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  • First time EaseUS user

    Home Forums AskWoody support Backup Backup Software – EaseUS Todo Backup First time EaseUS user

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      • #2381076
        anonymous
        Guest

        Hi,

        I have a Windows 10 Professional fully patched system, and previously used Windows to do a full image, but thinking about using EaseUS.

        (1) Firstly is EaseUS a good choice.
        (2) Emergency Disk – I assume you need to prepare one for each individual PC even if same brand (other than if the models and hardware are exactly the same?).
        (3) Incremental or Differential? I see on the forum that some have had issues with these and recommend doing a full backup each time.
        (4) How often a Full Backup (which presumably removes all other instances?)
        (5) Test Image Backup:
        – I assume ok to test – is there a test option in menus – at what point do you stop to avoid overwriting?
        – How you do it and in what order? Assume change the BIOS order, then connect the emergency USB drive – when do you connect hard drive with image on? Does it prompt you?
        (6) I have read that when you restore an image to a new hard drive, that the image will restore and you need to partition rest of the hard drive space on new drive to be able to use it. Is this correct? And how do you do that?
        (7) Bit Rot – I have read on this forum that you should backup your files regularly to new hard drive to avoid bit rot:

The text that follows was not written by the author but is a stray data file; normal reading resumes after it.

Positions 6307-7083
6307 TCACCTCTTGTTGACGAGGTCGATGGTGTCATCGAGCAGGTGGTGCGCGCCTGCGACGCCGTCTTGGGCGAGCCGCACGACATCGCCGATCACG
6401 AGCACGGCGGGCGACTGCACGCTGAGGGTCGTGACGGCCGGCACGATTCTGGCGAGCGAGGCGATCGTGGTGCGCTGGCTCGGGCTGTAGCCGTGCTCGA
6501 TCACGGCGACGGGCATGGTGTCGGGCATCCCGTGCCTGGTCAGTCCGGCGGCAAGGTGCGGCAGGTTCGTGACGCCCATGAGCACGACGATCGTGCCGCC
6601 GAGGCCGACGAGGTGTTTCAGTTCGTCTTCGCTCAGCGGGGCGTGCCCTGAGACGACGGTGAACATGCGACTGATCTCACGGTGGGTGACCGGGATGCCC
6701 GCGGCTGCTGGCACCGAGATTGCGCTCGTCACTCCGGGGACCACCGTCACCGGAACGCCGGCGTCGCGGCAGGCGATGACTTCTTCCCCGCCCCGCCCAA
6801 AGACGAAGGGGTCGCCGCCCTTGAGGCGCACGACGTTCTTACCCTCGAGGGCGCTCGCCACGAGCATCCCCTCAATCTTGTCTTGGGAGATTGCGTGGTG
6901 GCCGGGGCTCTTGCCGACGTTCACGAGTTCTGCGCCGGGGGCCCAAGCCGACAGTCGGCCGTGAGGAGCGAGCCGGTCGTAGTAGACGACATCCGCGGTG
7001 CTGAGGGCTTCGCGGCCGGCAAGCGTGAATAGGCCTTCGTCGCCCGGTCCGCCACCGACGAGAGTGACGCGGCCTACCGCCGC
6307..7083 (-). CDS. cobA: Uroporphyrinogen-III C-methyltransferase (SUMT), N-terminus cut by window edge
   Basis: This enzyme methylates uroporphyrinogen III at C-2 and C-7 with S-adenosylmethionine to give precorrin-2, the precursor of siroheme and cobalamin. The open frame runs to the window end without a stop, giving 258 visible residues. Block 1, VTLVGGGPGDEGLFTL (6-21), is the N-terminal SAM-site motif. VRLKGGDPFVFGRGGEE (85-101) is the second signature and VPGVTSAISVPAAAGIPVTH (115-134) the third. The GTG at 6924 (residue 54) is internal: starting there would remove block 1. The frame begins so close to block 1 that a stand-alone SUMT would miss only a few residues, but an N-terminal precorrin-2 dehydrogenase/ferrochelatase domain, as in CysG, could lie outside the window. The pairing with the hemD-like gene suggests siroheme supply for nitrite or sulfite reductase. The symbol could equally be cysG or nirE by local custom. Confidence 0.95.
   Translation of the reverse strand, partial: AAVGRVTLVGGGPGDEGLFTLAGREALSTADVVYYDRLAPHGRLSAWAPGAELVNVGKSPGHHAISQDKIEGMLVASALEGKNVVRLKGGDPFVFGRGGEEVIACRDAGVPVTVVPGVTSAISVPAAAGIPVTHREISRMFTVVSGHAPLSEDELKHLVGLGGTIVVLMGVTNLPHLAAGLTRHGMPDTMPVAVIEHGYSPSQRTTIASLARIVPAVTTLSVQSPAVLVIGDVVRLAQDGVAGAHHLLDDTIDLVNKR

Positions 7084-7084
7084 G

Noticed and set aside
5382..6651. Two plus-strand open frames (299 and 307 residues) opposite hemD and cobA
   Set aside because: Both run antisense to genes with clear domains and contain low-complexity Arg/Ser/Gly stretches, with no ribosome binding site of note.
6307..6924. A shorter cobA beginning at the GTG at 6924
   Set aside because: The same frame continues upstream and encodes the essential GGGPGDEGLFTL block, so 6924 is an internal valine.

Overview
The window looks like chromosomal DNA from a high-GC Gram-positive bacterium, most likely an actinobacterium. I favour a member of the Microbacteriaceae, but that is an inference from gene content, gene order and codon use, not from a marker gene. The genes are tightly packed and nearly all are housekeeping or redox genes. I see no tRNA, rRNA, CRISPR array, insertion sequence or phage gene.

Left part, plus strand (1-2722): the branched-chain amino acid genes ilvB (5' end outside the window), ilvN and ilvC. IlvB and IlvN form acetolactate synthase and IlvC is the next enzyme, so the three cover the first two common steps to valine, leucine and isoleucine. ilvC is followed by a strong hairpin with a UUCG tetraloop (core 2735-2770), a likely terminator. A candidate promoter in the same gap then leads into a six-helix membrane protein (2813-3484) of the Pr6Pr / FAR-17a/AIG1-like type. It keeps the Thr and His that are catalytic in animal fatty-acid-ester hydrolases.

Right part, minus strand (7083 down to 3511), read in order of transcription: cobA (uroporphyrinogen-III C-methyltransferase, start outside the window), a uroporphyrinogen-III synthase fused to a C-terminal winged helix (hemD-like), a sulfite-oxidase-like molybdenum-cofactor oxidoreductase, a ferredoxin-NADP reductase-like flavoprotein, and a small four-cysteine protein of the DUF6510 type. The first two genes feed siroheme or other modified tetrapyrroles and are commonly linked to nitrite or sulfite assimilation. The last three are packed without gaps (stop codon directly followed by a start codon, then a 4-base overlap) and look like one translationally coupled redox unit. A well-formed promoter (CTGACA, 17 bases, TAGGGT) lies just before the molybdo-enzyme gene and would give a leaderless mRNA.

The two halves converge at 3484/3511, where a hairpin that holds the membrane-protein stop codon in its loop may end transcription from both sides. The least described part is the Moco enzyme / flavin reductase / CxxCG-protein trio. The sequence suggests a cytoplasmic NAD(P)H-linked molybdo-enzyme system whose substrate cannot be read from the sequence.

– for drives you use for image backups, does replacing the image regularly alleviate this as the file/(s) are regularly changing? Does bit rot apply just to drives that just sit there unused?
        – How about external drives you use for normal backups, if you regularly run syncing software like SyncFolders to backup, does the sync program running over the files and backing up new ones help?

        Many thanks

      • #2381183
        Paul T
        AskWoody MVP

        Yes, EaseUS is a good choice.

        One emergency should be enough. Test it by booting each machine.

        I use incremental backups for speed and size. If you are concerned about one incremental being corrupt, verify the backup in EaseUS.

        Full backup as often as you feel the need. Creating a full does not remove previous backups unless you choose to do so.

        Test by booting from the recovery USB and opening the backup file(s). No need to actually restore, but you can test restoring individual files to a new location for that extra warm fuzzy feeling.

        EaseUS may allow you to restore to a new bigger disk and expand the partitions at the same time. If not you can do it in Windows or with MiniTool Partition Wizard.

        You cannot avoid bit rot, you can only protect against it.
        All you need to do is read the data on disk to allow the disk to fix any issues. You don’t need to write anything.

        cheers, Paul

        1 user thanked author for this post.
      • #2381595
        anonymous
        Guest

        Thanks very much Paul for your very helpful response.

        I ran the software, and got an image, and if I may, can I follow up with some additional questions:

        (1) I created the USB boot disk on a flash drive, and wonder if there is any advice as to how often you should create a new one? Or should I just regularly check it works?

        (2) While EaseUS was creating the system image, the PCs fan was working at full blast all the way through for 2+ hours. Is this normal? Would it cause any damage to the fan or system for it to be so hot for so long?

        (3) After it was created, I rebooted and went to change the BIOS order, and noticed that HDD USB was assigned to my Printer – indeed in Windows itself the printer in File Explorer is assigned to the D:\ drive. Is this normal, or have I have been impacted by the recent PrintNightmare issue or something similar? I have never seen the printer in File Explorer before as an actual Drive on any of my PCs, although it does have USB and MicroSD slots.